Hospital efficiency targets
Cost-efficiency targets, used to encourage downward pressure on hospital unit costs, have been employed within the UK NHS for many years. There has been considerable speculation that these targets create incentives to reduce beds and increase occupancy rates at the expense of holding spare capacity to accommodate fluctuations in emergency admissions. This research used panel data for the period 1994|1995-1999|2000, supplemented by a series of semi-structured interviews, to explore the strategies Trusts employ to reduce unit costs. No relationship could be found between published targets and changes in unit costs, nor that targets were successful in reducing the dispersion of unit costs over time. Interviews revealed that efficiency gains required of Trusts, usually dictated by the local health economy, often bore no correspondence to the national or regional published targets. Results further indicated that contrary to prior speculation, Trusts divide into two distinct groups, those with high occupancy rates and those with a high proportion of free beds to accommodate emergencies, with Trust characteristics displaying stability over time. A pressing need for future work is the development of measures to encourage efficiency that take account of quality improvement. Copyright © 2002 John Wiley & Sons, Ltd.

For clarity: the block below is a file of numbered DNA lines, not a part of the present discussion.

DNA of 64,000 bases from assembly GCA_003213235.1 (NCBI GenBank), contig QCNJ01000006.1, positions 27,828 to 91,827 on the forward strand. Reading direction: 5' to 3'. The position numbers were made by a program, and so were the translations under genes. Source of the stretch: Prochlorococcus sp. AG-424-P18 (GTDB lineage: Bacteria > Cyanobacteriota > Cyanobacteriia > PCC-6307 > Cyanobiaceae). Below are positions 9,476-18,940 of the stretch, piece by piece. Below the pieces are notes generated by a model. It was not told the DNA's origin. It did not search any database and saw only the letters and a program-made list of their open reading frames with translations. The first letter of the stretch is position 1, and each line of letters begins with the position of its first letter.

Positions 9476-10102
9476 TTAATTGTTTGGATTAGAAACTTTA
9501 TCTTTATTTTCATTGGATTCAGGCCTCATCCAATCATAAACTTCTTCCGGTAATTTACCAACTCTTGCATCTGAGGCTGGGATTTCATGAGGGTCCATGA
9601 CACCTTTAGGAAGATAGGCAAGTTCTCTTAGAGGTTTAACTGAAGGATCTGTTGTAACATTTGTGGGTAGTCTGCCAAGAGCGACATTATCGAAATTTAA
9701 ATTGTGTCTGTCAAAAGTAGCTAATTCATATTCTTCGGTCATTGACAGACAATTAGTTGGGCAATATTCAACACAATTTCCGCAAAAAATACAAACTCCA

Volume (Year): 12 (2003)
Issue (Month): 8 ()
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